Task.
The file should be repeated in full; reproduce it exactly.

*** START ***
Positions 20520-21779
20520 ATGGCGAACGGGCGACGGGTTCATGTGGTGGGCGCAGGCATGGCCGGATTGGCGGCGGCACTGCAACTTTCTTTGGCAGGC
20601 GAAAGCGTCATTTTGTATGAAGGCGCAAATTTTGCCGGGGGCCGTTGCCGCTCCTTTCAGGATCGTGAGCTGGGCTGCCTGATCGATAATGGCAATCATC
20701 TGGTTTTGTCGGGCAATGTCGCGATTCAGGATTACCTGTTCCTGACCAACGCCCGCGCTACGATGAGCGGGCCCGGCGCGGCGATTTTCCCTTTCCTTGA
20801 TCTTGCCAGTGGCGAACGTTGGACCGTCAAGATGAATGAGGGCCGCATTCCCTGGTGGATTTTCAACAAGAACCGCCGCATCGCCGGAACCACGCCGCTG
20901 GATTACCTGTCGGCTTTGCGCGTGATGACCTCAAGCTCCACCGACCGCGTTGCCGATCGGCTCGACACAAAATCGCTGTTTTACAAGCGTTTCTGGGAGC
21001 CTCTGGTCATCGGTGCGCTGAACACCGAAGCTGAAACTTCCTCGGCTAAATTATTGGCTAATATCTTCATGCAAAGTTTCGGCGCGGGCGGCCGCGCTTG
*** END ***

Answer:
Positions 20520-21779
20520 ATGGCGAACGGGCGACGGGTTCATGTGGTGGGCGCAGGCATGGCCGGATTGGCGGCGGCACTGCAACTTTCTTTGGCAGGC
20601 GAAAGCGTCATTTTGTATGAAGGCGCAAATTTTGCCGGGGGCCGTTGCCGCTCCTTTCAGGATCGTGAGCTGGGCTGCCTGATCGATAATGGCAATCATC
20701 TGGTTTTGTCGGGCAATGTCGCGATTCAGGATTACCTGTTCCTGACCAACGCCCGCGCTACGATGAGCGGGCCCGGCGCGGCGATTTTCCCTTTCCTTGA
20801 TCTTGCCAGTGGCGAACGTTGGACCGTCAAGATGAATGAGGGCCGCATTCCCTGGTGGATTTTCAACAAGAACCGCCGCATCGCCGGAACCACGCCGCTG
20901 GATTACCTGTCGGCTTTGCGCGTGATGACCTCAAGCTCCACCGACCGCGTTGCCGATCGGCTCGACACAAAATCGCTGTTTTACAAGCGTTTCTGGGAGC
21001 CTCTGGTCATCGGTGCGCTGAACACCGAAGCTGAAACTTCCTCGGCTAAATTATTGGCTAATATCTTCATGCAAAGTTTCGGCGCGGGCGGCCGCGCTTG